|Department:||School of Philosophical Historical and International Studies / Centre for Ancient Cultures|
|Keywords:||Pyramid texts; Osiris; Myth; Egyptian myth; Narrative; Egyptian religion|
|Full text PDF:||http://arrow.monash.edu.au/hdl/1959.1/1162236|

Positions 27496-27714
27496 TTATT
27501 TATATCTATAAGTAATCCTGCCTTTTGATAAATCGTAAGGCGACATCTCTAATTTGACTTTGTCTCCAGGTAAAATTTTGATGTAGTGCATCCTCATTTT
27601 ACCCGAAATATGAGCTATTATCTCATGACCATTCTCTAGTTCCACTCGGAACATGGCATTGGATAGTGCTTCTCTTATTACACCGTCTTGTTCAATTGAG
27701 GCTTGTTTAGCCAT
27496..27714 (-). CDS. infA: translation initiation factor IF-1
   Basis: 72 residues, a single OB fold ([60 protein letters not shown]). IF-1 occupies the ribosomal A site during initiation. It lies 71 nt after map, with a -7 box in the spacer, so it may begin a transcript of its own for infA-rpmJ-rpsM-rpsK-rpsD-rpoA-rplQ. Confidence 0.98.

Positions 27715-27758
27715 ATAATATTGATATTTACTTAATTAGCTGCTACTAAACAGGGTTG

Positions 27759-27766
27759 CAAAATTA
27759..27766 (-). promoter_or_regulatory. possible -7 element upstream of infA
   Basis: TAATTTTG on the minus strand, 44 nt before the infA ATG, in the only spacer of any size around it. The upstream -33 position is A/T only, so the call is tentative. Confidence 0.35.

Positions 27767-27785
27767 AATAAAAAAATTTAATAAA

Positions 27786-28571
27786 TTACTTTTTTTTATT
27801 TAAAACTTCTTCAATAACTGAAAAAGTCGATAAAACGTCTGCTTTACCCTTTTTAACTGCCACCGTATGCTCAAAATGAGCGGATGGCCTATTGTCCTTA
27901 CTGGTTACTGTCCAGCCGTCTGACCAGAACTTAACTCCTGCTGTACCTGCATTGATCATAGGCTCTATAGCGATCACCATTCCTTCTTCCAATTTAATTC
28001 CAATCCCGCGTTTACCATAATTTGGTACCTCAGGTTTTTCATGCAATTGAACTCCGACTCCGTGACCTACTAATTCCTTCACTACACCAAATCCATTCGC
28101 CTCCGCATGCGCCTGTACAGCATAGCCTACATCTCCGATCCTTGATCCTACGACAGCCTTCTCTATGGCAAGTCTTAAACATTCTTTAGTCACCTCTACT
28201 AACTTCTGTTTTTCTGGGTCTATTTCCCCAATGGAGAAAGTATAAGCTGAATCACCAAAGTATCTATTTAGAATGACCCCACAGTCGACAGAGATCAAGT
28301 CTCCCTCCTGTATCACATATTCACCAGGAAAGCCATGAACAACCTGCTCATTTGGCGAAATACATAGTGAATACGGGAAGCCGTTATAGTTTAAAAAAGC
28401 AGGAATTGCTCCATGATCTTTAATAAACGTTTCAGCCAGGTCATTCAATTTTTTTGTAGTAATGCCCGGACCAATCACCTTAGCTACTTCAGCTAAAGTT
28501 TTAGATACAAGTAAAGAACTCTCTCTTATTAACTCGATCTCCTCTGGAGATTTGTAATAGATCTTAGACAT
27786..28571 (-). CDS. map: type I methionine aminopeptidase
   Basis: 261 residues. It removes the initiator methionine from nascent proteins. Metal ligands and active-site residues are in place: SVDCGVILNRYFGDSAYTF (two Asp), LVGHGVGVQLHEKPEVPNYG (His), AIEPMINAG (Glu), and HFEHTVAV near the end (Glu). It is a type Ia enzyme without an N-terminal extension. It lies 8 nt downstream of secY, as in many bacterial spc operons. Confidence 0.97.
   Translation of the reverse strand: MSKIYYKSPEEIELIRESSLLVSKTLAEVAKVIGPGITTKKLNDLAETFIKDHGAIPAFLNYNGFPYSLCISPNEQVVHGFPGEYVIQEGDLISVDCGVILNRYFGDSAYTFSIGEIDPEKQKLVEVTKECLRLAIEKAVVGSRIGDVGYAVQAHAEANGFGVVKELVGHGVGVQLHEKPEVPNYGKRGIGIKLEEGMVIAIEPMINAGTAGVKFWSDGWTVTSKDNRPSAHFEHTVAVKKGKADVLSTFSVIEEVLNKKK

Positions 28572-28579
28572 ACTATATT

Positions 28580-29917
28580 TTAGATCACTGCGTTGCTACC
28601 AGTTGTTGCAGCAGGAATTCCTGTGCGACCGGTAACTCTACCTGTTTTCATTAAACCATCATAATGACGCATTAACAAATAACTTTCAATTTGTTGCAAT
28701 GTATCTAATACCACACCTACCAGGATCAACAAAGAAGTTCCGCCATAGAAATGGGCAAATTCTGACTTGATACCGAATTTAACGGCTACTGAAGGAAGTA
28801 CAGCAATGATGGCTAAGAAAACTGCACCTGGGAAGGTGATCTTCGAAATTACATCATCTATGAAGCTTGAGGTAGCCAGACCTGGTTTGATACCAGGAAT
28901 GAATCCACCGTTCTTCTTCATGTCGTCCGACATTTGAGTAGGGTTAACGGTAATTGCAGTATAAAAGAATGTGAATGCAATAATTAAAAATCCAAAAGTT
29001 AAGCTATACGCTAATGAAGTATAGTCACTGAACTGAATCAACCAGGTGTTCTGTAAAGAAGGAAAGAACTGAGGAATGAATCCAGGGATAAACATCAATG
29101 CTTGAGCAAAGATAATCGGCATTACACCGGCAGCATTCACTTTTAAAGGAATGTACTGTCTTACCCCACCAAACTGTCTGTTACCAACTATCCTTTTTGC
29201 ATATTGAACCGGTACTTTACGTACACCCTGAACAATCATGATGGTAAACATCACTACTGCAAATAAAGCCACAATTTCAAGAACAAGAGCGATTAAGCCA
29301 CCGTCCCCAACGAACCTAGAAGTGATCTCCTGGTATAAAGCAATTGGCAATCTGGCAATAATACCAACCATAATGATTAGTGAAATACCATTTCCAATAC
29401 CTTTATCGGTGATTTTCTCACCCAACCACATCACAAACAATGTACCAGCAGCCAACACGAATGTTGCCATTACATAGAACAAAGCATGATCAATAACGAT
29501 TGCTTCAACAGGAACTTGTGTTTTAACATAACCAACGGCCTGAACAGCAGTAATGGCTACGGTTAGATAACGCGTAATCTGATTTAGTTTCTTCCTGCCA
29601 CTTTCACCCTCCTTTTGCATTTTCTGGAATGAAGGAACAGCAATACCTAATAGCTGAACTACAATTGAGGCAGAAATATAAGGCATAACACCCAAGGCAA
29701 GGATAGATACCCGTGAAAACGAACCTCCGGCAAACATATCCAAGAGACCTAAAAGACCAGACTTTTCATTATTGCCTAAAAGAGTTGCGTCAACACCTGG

This thesis intervenes in the longstanding debate concerning the late development of myth in ancient Egypt by testing the notion that a myth is essentially narrative, and by challenging the belief that during the Old Kingdom, narrative myth only existed in the oral sphere, if at all. It does so by investigating the appearance and use of the myth of Osiris in the Pyramid Texts. Focussing on the form that mythic thought took during the Old Kingdom, it examines how this was actualised in the royal mortuary literature. This thesis argues that the unhelpful divergence of scholarship on myth, conceptualising it as either narrative, following a sequential or coherent pattern, or non-narrative, as a network of associations and connections between gods, is a result of scholars’ adherence to narrow definitions of myth. The multifaceted nature of myth prevents the effective use of definitions to delineate its conceptual borers. Through a contextualising approach, this thesis looks beyond a definition as a primary analytical tool. This study has three major directions of investigation. The first is the collection, translation and analysis of the core material relating to the Osiris myth. The emphasis of this aspect of the study is on the relationships between deities, which comprise the building blocks of the mythic ideas in the Pyramid Texts. The second direction of this study involves the idea of the fluidity of the Egyptian pantheon; that different gods could undertake the same roles within the actions or events of the myth. This facet of the study will test the idea that before a canon was set, mythic ideas were fluid and subject to variation. The spatial and temporal patterns of distribution comprise the third course of analysis in this study, aimed at developing a deeper understanding of the interplay between text and monument. This thesis demonstrates that a low level of narrativity in the Pyramid Texts does not preclude the existence of a narrative mythic structure. Variability is shown to be an operative force in the Pyramid Texts, which prioritise the inclusion of different traditions over their exclusion, without concern for strict coherence. The way in which individuals chose to arrange the texts informs us about their religious priorities. The increased incorporation of the myth, reflected in the spatial and temporal distribution of the texts, shows the changing religio-political landscape of the Old Kingdom, as the Heliopolitan priesthood rose in prominence. Myth emerges from this thesis as an ever changing phenomenon, subject to the ebbs and flows of social, religious and political currents. If we are to understand its complexity we must situate it in its cultural and temporal milieu.